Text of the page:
but it exists, and fighting the wishes of
such interests has thus far been expen
Rumors from Pittsburg that the steel
strike had been settled helped to advance
prices during the closing hour.
FINANCIAL AND COMMERCIAL.
York Stock Market.
Furnished by W. B. Hibbs & Co., bankers
and brokers. 1419 F st., members New York
stock exchange, correspondents Messrs. L.a
denburg, Thalmann & Co., New York.
Open. High. Low. Close.
Amalgamated Copper? 114% US
Amer. Car A Foundry., 29$? 2?T
Am. Car A Foundry,pfd. 87 87
American 8u?ar.... 182 132J.
American Smelter* 47% 491,
A tchlson. 75 % 77s
Atchison, pfd 96T-! 96?
Baltimore Ji Ohio? 101% 102
Baltimore <s Ohio. ofd__ ......
BrooklvnRapid Transit. 68% 69\
Chesapeake a Ohio 4554 46i
Chicago, a * Q
Chic. A Northwestern 194 197 194
C.. M. and St. Paul 168 166% 162%
Cnicago. R. I. a Pacific. 142% 148% 142%
Cnic.A G. Western 28% 2i?? 28%
CoL Fuel and Iron? 97% iqo 07
Consolidated Uas. 220% 222 220V
Con. Tobacco- . '
Con. Tobacco, pfd? ... "~
Delaware* Hudson 164% 165 " I64 "
grit 42% 42V- 43%
Erie. 1st 70% 71% 70%
General Electric? 262 264 262
Illinois Central.? 146 147 146
Louisville a Nashville? 103% 103% 103
Metropolitan Traction.. 165 165% 165
Manhattan Klevated116 117% m
Missouri Pacific 103 104 102%
M., K. A T.. pfd 55% 571X ft-s?
National Lead Co. ~ .Z! Z? J*
Mew Jersey Central. ..
2?* - '62% 154" 152%
N.Y. .Ontario a Western. ,34% S4% 341!
Northern Pacific- * y*
Northern Pacific, pfd
Pacific Mail. 41% "43 " 7l%
Pennsylvania R. R 144144V 14017
People's Gas? no#! 112 no
nhl^" * ~. 76'^ 76% 76
Reading Com 42 42*2 4?^
Reading 2nds 53% 53% 53%
Southern Pacific- 57 59 56* 2
Southern Railway 32% 32% xt
southern Railway, pfd. 87% 87% 87%
Texas Pacific.... ...... 48% 4&Z 2*
Tenu. Coal and Iron 68f% 65% kk
Onion Pacific !ZI #7V. 9p * 65
Union Pacific, pfd?.? 88^ 88
t'. S leather _ 18 i8
SS?S?Z?==z ?L * ?
u:liS!rc~- t*4 SH SOU
Wabash pfcL... > toQ $? 4$
Western Union Tel 92 82% 92 t$|
Washington Stock Exchange.
J*sZr<2tfV tS o'clock m.-U. 8. registered
2?'JK112%. U. 8. Electric LUrbt cert.
104%, $1,000 at 104%. Washington
4 at 173. CapltaTrraction 2 at losu
at o%, 20 ?t 8%. U. S. coupon 3s, SI.000 at fiSsv
Washington Gas. 20 at 60%, 26 at 00% 6 at 6o2l
Llnotype' 8 at 16*H4. lit no, fft
b Eiatrlet of Colombia Bonda.-8.65a, 1924, 124%
Bonds.?Capital Traction 4* ina
S?L SS.'Siltu Trrfta, .3
assfr issssssf suss
w* ?i ? Anacostla and Potomac 5s 99 aakrvi
top- 6*. 106% bid. U. A klect^LhJht1^^
American Security and Trust 4a, 100 bid w?Sk*
Treat, 172 bid, 175 asked. American
^.213 bid,..229 aaked. w3S?to?a& S?
1W%'asked. ?D TrMlt aBd 8tor*??. 108% bid.
^ Nation*1 Bank Stocks.?Bank of Waahin>*nn
Wd, 440 axked. Metropolitan, 750 bldm
Central, 288 bid. Farmers and Mechintt* ?mmj'
Second, 166 bid. CltSSiT'.lW^ hw'
^l?aaked Cspltal. lte btd lTO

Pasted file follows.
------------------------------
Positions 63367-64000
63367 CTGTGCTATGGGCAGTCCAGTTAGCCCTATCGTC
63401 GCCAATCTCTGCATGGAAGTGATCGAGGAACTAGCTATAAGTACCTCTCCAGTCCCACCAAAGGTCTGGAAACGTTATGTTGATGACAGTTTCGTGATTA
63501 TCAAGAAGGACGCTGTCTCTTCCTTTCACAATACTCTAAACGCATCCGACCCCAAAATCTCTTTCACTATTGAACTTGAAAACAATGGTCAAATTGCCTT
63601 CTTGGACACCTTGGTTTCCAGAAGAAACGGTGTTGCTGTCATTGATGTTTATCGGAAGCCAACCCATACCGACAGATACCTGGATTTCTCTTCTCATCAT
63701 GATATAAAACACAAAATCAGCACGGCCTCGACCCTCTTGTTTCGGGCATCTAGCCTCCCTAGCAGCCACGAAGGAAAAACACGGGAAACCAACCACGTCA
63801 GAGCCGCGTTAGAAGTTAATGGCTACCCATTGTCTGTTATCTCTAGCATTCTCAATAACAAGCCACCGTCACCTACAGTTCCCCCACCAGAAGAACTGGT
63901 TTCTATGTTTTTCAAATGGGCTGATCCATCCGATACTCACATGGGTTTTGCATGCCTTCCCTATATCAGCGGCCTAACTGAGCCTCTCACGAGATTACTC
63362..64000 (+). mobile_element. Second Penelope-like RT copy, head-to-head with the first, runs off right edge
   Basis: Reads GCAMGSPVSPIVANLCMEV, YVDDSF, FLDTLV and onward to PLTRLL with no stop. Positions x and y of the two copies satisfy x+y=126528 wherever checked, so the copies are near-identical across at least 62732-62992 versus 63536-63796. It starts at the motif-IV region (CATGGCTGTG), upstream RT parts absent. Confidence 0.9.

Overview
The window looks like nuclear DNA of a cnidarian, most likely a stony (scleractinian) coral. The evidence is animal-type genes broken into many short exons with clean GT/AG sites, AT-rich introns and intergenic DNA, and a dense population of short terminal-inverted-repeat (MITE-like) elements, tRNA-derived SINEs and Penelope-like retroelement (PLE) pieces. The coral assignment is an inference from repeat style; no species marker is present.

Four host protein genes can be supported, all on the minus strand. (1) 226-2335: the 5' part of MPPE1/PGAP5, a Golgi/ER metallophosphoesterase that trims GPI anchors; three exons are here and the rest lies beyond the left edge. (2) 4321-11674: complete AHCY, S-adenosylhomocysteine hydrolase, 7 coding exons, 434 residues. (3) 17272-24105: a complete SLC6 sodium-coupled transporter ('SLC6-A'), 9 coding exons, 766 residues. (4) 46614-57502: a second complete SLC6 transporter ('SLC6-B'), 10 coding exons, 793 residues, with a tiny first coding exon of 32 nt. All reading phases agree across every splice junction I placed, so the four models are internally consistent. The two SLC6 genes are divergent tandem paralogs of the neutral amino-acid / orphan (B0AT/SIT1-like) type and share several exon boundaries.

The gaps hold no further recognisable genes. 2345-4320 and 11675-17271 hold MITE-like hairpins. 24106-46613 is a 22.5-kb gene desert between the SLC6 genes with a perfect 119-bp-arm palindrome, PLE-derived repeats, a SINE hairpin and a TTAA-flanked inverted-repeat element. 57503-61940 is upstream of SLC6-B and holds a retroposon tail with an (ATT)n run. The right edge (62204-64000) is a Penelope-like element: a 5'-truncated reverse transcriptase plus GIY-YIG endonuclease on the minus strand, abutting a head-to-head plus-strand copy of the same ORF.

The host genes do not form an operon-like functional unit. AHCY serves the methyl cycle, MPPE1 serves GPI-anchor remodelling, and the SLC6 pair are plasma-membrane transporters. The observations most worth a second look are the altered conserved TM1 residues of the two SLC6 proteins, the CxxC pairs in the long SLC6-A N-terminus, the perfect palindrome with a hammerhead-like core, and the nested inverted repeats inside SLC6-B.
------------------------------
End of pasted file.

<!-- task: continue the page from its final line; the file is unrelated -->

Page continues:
tStSSP" <*^4" m&rtifg:
and Potomac, 66
Gas Stocks.?Wash lngtoo Oak, 60% bid,-61
Georgetown Gja, 67 W<1. 75 aakcd
Miscellaneous Stoeka. ?Mergtetbalrr LI noting
lWi bid, 10k*\ (iked. Lanaton M<?otxpr, 13%
bid. UV* aaked. American Grapbophone xH^C
bid, S% naked, Anif>iinii (iraphopkoar prff., M
bid. 10s aaked. i'neumatlc Ouu t*rr1ajc?\ .06 bid#
.10 a skill. Waxhliif ton Market, 14 l?Ul. Norfolk
fnd WaikliiftM Steamboat. 180 bid. 1*0 naked.
X Ex. dlfldrid. |
BAWIMOIUC. September 10.- Flour dull. ua<-hanif*
<?<1; receipt*. 14.4.H barrel*; exports. 1.OSJ0 barrel*.
Wheat at-adr; apot. the month and October. 73V,a
73%; December, 74>,?a74\; steamer No. a n-d. rts^
a(M%; receipt*, 150,866 buaht Is; export*. 246,f*)?
bushela; southern by aample. ?0a74%; di?. on grade.
6WWa74% Oorn duH; mixed, spot and the month.
61a61%; year, 56V*; ateatner mixed, OOaflOV.; reJ
eelpta. 12.528 bnahels; southern white corn, (MiflR;
do. yellow. 62a65. Oata firm; No. 2 white, 38'?.i*
38%; No. 2 mixed, 3T%a3M; receipt*, 18.828 bushels, i
Rye atemdy; No. 2 nearby. Mo.vVu; No. 2 western,
5<a57%; receipts, 5.267 bnabets. Hay firm; >jo. 1
timothy. $ltia$16.50. Grain freight* quiet. unchang
ed. Chwae tlrm. unchanged: large, 9%al0; m**1'
dlom. 10%aU><?; small. 10%al0%. Butter flrmf
fancy Imitation. 17al8; fancy creamery. 21: fancy,
ladle. 16?17; atore packed, 12al4. Ergs firm. fresh,
17al8. Sugar firm, unchanged; flue and coarse
2 per cents. registered. 1?<7%
2 per cent*, coupon , 10s\n
3 per cent*, r-ifistered. 1006-1928.... 108%
8 per cents, coupon. 1906-1928 10S%
4 per centa. registered. 1907 112
4 per centa, coupon. 1907 113
4 per centa. registered, 1925 137*%
4 per centa, coupon, 1025 137V,
5 per cent*. rwglaterM. 1904 107%
5 per centa, coupon. 1904 107%
Grata, ProTlaloaa and Cotton Markets.
CHICAGO, September 10.?Grain:
Op?-n. High. low. How.
Wheat?Dec T0\ 70% 70% 7o%-%
May 74>?-?.t 74% 74 74%
Corn-Dec 57V 57\-% 57 57%
May..: 5?>% .V?S ? 59%
Oats?Dec 35V* 3T? 34% 35
May 37>,4 37% 37% 37%
CHICAGO, September 10.? Provisions:
Open. High. I />w. r|cw?.
Pork?Oct 14.H2 14.*2 14.75 14.SO
Jan 16.90 15.'.*> 15.75 15.73
Lard-Oct 9.42 9.45 ?.35 tt.42
Jan 9.22 9.22 9.12 9.15
Ribs?<h-t 8.70 S.70 8.60 8.67
Jan 8.20 8.20 8.10 8.15
NEW YORK., September 10.-Cotton:
Opeu. High. Iiow. Closo.
October 7.63 7.63 7.59 7.82
NoTember............ 7.(50 7.01 7.58 7.58
December 7.61 7.65 7.61 7.65
January 7.66 7.67 7.63 7.67
THE PAPERHANGERS' STRIKE
PARTIES STILL MKET CLAIMS WITH
Employer! Say They are Satlnfledt
and Men Declare They are Content
ed? Sew ? From Both Cam pa.
With the assurances from several
sources of outside help the master paper